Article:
5 Tips to Lessen Effects of Jetlag both Abroad and at Home

By Paul Riegler on 9 May 2016
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Crossing multiple time zones subjects your body to seeing, for example, the time as midnight while it’s really time to go a meeting or lunch. This is behind the phenomenon known as jetlag, when our circadian rhythms – our internal biological clock – and our environment no longer match.

Those suffering from jetlag are typically not at their best and many experience a loss of appetite, headaches, and mild irritability.

Here are five tips to help you survive and thrive in your new time zone, be it abroad or when you return home.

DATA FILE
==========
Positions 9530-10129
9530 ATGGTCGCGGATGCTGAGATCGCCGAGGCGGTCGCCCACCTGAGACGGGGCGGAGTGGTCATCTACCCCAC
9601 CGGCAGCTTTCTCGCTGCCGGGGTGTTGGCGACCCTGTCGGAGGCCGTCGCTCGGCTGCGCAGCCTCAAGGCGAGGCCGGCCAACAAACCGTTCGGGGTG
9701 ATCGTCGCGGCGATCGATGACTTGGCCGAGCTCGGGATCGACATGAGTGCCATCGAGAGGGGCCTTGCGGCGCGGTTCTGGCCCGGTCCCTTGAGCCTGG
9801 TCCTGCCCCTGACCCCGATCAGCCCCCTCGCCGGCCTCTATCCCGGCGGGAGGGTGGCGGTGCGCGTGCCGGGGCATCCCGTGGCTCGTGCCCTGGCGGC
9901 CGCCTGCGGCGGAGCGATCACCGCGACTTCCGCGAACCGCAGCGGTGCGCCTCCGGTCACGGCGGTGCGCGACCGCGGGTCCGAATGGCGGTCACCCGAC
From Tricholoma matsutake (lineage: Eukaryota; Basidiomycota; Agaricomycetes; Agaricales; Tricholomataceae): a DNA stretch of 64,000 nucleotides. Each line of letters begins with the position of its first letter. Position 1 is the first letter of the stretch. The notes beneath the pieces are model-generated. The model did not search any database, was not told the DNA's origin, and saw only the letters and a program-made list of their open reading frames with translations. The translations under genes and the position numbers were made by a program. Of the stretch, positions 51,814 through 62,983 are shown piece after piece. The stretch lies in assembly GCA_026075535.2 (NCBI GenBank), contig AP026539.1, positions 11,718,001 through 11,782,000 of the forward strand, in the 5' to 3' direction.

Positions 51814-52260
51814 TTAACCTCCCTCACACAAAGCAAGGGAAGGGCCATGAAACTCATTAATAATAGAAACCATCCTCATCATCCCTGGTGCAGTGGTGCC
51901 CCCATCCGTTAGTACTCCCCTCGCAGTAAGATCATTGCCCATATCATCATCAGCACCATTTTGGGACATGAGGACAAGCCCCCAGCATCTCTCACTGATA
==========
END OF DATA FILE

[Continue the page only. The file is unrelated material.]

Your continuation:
1.) Let there be light

One of the easiest ways of dealing with jetlag is to use light to your advantage. When it’s dark out, your body increases the production of melatonin, a hormone secreted by the brain that regulates your sleep. This makes you sleepy. When it’s light, your body produces less melatonin.

Once in your lodgings, open the curtains, go out on the terrace, go for a walk, or use a daylight lamp or alarm clock with built-in light that slowly wakes your body naturally.

2.) End your shower with cold water

This is a practice long followed by FBT Editorial Director Jonathan Spira, who finds it is invigorating and helps him get the day started.

Cold water activates the areas of your brain responsible for regulating wakefulness and the result is a feeling of increased alertness. In addition, the cold water shocks your system and increases your metabolic rate, reducing feelings of fatigue.

Click here to continue to Page 2Three More Key Tips to Minimize Jetlag’s Effects

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